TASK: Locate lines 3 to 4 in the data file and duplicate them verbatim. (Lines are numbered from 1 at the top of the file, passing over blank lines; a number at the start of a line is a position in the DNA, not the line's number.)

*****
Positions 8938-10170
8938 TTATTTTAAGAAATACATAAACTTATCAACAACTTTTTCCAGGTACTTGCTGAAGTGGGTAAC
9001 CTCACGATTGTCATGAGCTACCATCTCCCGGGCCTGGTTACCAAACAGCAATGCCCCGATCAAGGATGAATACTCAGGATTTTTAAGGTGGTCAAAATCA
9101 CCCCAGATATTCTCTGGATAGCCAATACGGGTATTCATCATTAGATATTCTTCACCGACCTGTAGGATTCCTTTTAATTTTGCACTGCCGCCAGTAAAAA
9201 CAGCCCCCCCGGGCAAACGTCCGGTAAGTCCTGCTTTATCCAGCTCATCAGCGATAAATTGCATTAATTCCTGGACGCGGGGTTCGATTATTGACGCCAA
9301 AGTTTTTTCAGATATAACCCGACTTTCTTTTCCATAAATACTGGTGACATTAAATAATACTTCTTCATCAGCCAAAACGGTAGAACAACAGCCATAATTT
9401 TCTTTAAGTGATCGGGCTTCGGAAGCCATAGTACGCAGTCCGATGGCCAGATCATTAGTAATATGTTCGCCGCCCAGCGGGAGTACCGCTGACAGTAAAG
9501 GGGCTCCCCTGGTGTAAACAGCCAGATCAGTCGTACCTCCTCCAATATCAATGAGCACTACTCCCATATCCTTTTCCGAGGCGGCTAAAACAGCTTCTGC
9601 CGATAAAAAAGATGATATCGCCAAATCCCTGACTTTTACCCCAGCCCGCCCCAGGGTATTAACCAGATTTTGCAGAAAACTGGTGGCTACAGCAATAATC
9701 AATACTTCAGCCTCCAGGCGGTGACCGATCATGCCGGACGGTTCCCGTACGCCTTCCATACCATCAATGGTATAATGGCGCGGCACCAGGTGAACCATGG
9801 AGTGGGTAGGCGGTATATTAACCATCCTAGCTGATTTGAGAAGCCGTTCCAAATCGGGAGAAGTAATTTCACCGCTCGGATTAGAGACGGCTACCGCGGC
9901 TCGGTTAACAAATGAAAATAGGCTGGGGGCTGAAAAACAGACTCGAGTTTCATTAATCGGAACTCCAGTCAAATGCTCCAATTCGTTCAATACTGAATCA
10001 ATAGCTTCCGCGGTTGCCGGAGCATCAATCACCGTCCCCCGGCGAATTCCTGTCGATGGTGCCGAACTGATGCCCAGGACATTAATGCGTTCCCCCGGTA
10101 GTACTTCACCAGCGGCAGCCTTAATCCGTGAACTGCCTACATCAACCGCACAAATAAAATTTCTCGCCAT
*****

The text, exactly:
9001 CTCACGATTGTCATGAGCTACCATCTCCCGGGCCTGGTTACCAAACAGCAATGCCCCGATCAAGGATGAATACTCAGGATTTTTAAGGTGGTCAAAATCA
9101 CCCCAGATATTCTCTGGATAGCCAATACGGGTATTCATCATTAGATATTCTTCACCGACCTGTAGGATTCCTTTTAATTTTGCACTGCCGCCAGTAAAAA